This New Study Confirms That Black Women Have A Harder Time Than Other Americans
Science has provided cold, hard numbers for what we already knew.
Black women are the backbone of this country, carrying the nation’s burden on our backs. We are the leaders for anti-police brutality for our black men, and create hashtags for slain black women just so people can at the very least #SayHerName.
We are the majority who votes in an attempt to save the country from an extreme oppressive candidate. We are even the warning via letter against an unfair justice system.
Well, per the Washington Post, it looks like science is confirming what we already knew with a new report concluding that while black women are working toward the “American Dream” in mass numbers, this very country isn’t meeting our efforts.
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The report entitled “The Status of Black Women in the United States” comes from the National Domestic Workers Alliance and was prepared by the Institute for Women’s Policy Research, a George Washington University-affiliated nonprofit. From voting at high rates, to earning college degrees in high numbers, to making a mark in the business owner sector, the study shows that black women are here to work hard and make a mark on our communities.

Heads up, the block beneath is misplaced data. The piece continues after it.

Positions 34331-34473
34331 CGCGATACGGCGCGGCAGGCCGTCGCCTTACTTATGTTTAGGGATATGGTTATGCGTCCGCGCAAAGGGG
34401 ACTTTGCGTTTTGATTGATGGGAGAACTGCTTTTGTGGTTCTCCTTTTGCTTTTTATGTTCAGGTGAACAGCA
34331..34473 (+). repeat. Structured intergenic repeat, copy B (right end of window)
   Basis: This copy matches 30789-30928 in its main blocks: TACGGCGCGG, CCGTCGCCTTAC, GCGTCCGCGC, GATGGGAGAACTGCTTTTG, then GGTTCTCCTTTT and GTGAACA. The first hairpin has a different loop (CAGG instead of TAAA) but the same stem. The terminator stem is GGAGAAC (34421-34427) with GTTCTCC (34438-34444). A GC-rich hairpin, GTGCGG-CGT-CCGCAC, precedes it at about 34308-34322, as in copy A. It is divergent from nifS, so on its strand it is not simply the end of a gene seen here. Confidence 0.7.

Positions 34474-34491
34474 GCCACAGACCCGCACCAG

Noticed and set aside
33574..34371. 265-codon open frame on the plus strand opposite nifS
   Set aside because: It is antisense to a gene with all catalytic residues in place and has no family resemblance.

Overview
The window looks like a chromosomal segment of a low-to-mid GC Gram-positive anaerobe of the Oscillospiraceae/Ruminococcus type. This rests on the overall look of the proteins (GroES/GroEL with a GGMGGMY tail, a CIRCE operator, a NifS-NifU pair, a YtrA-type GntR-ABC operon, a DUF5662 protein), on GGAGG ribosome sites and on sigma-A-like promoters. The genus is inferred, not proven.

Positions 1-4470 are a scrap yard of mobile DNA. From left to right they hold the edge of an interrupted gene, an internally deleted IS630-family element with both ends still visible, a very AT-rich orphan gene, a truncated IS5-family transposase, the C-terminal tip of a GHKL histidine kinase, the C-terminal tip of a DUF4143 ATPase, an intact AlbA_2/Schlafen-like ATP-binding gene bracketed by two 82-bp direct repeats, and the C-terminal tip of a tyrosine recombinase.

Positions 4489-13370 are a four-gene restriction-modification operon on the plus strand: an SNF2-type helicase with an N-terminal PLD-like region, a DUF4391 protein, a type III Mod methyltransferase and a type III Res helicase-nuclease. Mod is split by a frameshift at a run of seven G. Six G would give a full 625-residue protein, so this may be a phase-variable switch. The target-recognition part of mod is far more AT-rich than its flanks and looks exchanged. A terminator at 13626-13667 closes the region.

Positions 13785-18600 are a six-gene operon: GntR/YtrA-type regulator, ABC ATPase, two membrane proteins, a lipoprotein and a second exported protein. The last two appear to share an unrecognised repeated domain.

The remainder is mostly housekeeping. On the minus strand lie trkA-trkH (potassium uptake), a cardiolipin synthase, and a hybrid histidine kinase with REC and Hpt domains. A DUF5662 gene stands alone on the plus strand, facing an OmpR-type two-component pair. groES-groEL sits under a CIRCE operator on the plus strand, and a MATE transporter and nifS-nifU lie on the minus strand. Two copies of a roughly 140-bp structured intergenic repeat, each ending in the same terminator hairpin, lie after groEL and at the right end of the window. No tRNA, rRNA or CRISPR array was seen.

“They have all the makings of what should be success, yet their contributions are undervalued and under compensated,” via a statement from the report.
So, let’s crack some numbers! Using data largely drawn from the U.S. Census Bureau, the report found:
Black women in the workforce had their median annual earnings decline by 5 percent between 2004 and 2014.
By 2014, black women's median annual wages were a minuscule 64.6 percent of what white men were taking home.
And what about about black women business owners?
Well, despite having the number of black women owned businesses rising by unprecedented levels — increasing a whopping 178 percent between 2002 and 2012 — and despite 15.4 percent of all women owned businesses in the U.S. being black women owned businesses, black women business owners saw the lowest average sales of any group, taking in $27,753 per year.
Not only are black women business owners hurting financially, but black women in general are. The report notes that poverty rates for black women stand at 24.6 percent, compared to 10.8 percent for white women.
And of, course, the prison industrial complex affects black women at unfairly alarming rates. In 2014, 109 out of every 100,000 women in state and federal prisons were black, while 53 out of every 100,000 were white.
So, again, while black women are essentially doing all they can do be upstanding citizens of this country, the very country they fight for or fight within is not showing us the same love.
Based on this tragic data, the report is calling on the government and other institutions to develop policies that better wage and paid leave laws, improve upon healthcare services, help to fight against racism and sexism and that move towards true criminal justice reform.
Black women deserve better. Much, much better.